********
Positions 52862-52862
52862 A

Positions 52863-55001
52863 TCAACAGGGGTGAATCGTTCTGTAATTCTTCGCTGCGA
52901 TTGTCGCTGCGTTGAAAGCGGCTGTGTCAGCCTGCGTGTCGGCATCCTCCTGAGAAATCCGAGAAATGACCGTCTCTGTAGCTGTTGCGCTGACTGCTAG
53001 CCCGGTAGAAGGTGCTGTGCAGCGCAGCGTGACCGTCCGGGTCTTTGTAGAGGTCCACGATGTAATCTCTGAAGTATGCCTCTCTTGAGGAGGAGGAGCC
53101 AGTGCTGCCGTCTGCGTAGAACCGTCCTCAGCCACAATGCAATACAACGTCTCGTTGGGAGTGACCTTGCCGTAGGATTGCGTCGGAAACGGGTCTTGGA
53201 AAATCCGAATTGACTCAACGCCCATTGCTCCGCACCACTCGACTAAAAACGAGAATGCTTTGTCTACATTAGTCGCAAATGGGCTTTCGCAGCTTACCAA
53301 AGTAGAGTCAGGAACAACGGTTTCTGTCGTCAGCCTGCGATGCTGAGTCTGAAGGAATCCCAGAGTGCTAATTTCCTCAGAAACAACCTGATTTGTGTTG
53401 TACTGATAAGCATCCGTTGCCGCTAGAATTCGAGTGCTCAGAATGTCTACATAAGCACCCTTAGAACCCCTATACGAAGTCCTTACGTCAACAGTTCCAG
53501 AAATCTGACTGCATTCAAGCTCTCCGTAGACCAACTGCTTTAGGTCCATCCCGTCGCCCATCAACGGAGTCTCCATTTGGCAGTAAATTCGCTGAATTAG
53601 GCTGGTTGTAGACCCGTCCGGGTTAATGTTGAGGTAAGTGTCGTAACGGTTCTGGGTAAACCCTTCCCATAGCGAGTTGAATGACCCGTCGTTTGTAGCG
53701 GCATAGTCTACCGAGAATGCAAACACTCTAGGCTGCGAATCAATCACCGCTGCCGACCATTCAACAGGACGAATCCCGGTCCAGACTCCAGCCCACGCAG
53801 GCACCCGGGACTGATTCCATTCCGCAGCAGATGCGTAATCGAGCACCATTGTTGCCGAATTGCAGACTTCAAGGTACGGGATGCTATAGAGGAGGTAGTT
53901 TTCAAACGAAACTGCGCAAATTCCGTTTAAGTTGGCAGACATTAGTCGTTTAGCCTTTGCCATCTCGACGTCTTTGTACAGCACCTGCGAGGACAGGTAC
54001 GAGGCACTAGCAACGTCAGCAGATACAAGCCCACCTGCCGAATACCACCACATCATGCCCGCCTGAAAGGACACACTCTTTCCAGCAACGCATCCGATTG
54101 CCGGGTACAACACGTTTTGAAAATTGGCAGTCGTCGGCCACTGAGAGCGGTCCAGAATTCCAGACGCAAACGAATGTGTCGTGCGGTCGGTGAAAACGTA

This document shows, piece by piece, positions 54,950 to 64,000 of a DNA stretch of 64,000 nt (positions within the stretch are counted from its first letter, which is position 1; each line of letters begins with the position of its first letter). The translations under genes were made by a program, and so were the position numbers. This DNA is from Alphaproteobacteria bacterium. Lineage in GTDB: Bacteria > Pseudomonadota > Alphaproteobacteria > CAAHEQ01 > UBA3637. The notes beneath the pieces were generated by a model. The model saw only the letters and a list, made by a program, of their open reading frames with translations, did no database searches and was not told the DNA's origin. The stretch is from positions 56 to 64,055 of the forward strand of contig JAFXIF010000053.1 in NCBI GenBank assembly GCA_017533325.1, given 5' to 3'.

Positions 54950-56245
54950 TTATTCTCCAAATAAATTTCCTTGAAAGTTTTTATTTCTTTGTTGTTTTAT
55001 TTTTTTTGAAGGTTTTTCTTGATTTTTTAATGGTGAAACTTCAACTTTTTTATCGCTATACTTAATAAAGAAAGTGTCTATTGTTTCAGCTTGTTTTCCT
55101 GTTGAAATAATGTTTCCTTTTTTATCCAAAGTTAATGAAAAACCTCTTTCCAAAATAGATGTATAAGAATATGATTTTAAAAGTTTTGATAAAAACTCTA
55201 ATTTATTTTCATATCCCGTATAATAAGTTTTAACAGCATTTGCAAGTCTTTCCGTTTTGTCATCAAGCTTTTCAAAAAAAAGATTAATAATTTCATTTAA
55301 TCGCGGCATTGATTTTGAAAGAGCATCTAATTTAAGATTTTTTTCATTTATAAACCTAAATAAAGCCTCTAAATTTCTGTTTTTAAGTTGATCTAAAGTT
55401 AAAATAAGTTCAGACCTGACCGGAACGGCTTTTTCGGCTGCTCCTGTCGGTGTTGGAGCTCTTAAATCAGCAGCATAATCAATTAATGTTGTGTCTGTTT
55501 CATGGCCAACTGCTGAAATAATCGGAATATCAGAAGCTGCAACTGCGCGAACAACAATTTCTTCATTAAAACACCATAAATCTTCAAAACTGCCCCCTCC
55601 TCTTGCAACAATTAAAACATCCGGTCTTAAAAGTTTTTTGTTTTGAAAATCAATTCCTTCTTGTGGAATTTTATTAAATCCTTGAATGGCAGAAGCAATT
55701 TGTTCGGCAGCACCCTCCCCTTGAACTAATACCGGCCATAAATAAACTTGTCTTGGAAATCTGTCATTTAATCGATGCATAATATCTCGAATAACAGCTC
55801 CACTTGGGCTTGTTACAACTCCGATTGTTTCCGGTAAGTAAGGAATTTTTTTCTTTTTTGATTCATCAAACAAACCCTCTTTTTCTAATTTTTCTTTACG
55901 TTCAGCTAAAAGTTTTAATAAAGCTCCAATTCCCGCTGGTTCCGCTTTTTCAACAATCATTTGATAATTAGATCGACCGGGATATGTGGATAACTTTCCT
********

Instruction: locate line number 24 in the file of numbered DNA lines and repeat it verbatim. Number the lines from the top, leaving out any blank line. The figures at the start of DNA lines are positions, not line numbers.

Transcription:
55301 TCGCGGCATTGATTTTGAAAGAGCATCTAATTTAAGATTTTTTTCATTTATAAACCTAAATAAAGCCTCTAAATTTCTGTTTTTAAGTTGATCTAAAGTT